What has most interested scientists in recent years is the discovery of phytochemicals and the profound benefits of soy on human health. Benefits of soy include promoting heart health and healthy bones, preventing cancer and alleviating menopausal symptoms.
Soy beans contain high amounts of protein, including all essential amino acids (the only such vegetable source). Soy beans are also a rich source of calcium, iron, zinc, phosphorus, magnesium, B-vitamins, omega 3 fatty acids and fiber.
Benefits of Soy: Heart Health
The cholesterol lowering effect of soy milk and its role of heart disease was widely recognized in the mid 90s when the results of a meta-analysis of 38 clinical studies were published. The results demonstrated that a diet with significant soy protein reduces Total Cholesterol, LDL cholesterol (the “Bad” cholesterol) and Triglycerides.
The average consumption in these studies was 47 grams per day of soy protein, which is a considerable amount. One way to include this is to try a soy protein beverage or powder that may add 20 grams preserving. Soy protein was effective even in people who were already following the American Heart Association’s 30 percent-fat diet. Soy protein appears to lower triglyceride levels while preserving HDL cholesterol.
Researchers Erdman & Potter in 1993 reported in the American Journal of Clinical Nutrition a 12 percent drop in cholesterol when 20 to 25 grams of soy protein and fiber were included in the diet. Soy beans contain soluble fiber, which is known to interfere with the absorption and metabolism of cholesterol.
As a result of these findings, in 1999, FDA authorized a health claim about the relationship between soy protein and Coronary Heart Disease (CHD) on labelling of foods containing soy protein.
A heart health claim can be found on qualified soy products.
Health Claim: Diets low in saturated fat and cholesterol that include 25 grams of soy protein a day may reduce the risk of heart disease. One serving of [name of produce] provides [amount]g of soy protein.
A few recent studies released in 2005 found that soy only had a modest effect on cholesterol levels. The American Heart Association no longer recommends soy for heart disease. FDA is currently reviewing its policy on soy health claim. So what should you do? Enjoy your soy foods like before. It may not lower cholesterol to an extent we originally thought, but it certainly does not harm our health!
Benefits of Soy: Healthy Bones
Many soy foods are naturally high in calcium (some fortified with calcium because it is a good source of a particular coagulating agent). In addition, soy also contains magnesium and boron, which are important co-factors of calcium for bone health.
Isoflavones in soy foods may inhibit the breakdown of bones. Daidzein, a type of isoflavone, is actually very similar to the drug ipriflavone, which is used throughout Europe and Asia to treat osteoporosis. One compelling study completed by Erdman in 1993 focused on post-menopausal women who consumed 40 grams of isolated soy protein daily for 6 months. Researchers found that these subjects significantly increased bone mineral density as compared to the controls.
Another study published in the Archives of Internal Medicine in September 2005 also found that intake of soy food was associated with a significantly lower risk of fracture, particularly among early post-menopausal women.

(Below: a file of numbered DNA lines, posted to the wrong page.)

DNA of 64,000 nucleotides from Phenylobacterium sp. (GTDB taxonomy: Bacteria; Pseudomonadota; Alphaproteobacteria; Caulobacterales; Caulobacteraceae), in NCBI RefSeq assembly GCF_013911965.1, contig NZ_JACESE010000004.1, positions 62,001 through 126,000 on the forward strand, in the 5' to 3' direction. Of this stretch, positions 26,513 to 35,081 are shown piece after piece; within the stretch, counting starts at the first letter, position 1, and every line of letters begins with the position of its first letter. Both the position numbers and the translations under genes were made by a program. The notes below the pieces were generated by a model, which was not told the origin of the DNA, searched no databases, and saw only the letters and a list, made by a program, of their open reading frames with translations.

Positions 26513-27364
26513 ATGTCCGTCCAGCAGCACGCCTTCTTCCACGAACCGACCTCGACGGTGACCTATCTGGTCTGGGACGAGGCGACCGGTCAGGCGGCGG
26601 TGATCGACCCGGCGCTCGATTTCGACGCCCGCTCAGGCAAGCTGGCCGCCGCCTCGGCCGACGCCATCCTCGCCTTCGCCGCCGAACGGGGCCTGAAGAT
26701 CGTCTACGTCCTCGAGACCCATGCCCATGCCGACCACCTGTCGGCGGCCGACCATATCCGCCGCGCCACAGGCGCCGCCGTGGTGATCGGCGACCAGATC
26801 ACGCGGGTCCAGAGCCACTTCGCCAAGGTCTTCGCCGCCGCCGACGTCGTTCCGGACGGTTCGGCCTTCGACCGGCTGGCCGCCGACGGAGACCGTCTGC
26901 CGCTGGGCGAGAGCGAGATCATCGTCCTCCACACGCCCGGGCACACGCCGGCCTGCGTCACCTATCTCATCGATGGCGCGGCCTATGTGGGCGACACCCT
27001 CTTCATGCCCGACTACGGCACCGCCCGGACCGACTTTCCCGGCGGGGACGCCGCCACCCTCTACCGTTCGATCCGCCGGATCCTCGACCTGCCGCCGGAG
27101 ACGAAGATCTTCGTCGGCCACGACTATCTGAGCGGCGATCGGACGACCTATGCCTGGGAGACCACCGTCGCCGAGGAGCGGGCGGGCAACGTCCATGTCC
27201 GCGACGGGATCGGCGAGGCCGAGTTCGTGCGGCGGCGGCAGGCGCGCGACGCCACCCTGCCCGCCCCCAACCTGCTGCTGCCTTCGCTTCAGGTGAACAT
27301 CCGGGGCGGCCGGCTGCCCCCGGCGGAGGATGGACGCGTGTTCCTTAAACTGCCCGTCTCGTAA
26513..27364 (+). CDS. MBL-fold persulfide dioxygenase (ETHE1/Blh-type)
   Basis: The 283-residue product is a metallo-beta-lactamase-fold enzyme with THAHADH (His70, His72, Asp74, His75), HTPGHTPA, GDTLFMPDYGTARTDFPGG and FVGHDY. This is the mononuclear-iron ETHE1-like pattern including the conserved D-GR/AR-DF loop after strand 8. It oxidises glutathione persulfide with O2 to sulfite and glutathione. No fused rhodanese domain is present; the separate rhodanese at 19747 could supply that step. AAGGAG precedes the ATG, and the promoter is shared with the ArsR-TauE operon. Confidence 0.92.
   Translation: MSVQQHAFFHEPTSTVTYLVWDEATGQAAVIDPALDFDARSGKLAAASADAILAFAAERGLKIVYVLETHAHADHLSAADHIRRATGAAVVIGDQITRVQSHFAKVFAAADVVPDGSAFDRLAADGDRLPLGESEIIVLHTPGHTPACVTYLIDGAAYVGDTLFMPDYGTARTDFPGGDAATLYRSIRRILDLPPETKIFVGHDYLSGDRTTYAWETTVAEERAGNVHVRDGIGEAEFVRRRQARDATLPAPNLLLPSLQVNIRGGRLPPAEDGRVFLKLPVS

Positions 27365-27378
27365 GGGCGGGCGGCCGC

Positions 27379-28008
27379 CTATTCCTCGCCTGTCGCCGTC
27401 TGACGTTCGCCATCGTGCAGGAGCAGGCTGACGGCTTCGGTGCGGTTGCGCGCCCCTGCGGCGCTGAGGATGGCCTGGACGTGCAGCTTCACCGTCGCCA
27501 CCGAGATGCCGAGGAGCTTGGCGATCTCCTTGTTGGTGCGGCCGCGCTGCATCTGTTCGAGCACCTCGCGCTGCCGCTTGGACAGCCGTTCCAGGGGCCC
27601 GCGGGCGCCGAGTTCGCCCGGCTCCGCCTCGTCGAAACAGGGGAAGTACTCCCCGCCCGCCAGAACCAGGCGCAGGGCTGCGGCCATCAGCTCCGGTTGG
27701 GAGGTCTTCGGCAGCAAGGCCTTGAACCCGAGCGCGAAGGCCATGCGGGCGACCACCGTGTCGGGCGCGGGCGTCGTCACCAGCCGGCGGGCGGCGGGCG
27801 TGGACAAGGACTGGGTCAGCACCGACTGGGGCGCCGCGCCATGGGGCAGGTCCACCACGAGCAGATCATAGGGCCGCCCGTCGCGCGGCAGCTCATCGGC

Benefits of Soy: Menopause
In Japan, where soy foods are commonly consumed daily, women are only one-third as likely to report menopausal symptoms as in the United States or Canada. In fact, there is no word in the Japanese language for “hot flashes”.
Current studies showed that soy only helps some women alleviate menopausal symptoms. Indeed, soy is more effective in preventing than alleviating hot flashes. Despite these findings, the North American Menopause Society in 2000 recommended that 40 – 80mg of isoflavones daily may help relieve menopausal symptoms.
Benefits of Soy: Cancer
Among all cancers, data on soy and prostate cancer seems to be the most promising; many studies support its role in the prevention and possible treatment of prostate cancer.
While some studies showed soy offers a protective effect against breast cancer, a few studies showed the estrogen-like effects in isoflavones may be harmful for women with breast cancer. American Institute for Cancer Research stresses that data on soy and breast cancer are not conclusive, and more work is needed to be done before any dietary recommendations can be made.
What we know at this point is the phytoestrogens in soy foods are “anti-estrogens”. In other words, they may block estrogen from reaching the receptors – therefore potentially protecting women from developing breast cancer. Studies found that pre-menopausal women may benefit from eating soy foods as their natural estrogen levels are high.
However, this may not be true to post-menopausal women. Studies found that soy could become “pro-estrogen” in women with low levels of natural estrogen. In other words, concentrated soy supplements may add estrogen to the body and hence increase breast cancer risk in post-menopausal women. Therefore, post-menopausal women should avoid taking concentrated soy supplements until more is known. Eating soy products, however, is not harmful.
The Bottom Line
Although it is still inconclusive that soy can prevent any diseases, many studies have shown promising results. Include soy products such as edamame, tofu, tempeh, soy milk etc in your diet and enjoy the possible health benefits they may bring.
With increasing public concerns regarding genetically modified foods, look for soy products which use non-genetically modified soy crops in their production.
Soy Products Available:
- Calcium-fortified soy milk
- Soy nuts
- Other products with whole soy beans on the ingredient list, like SoyJoy snack bars.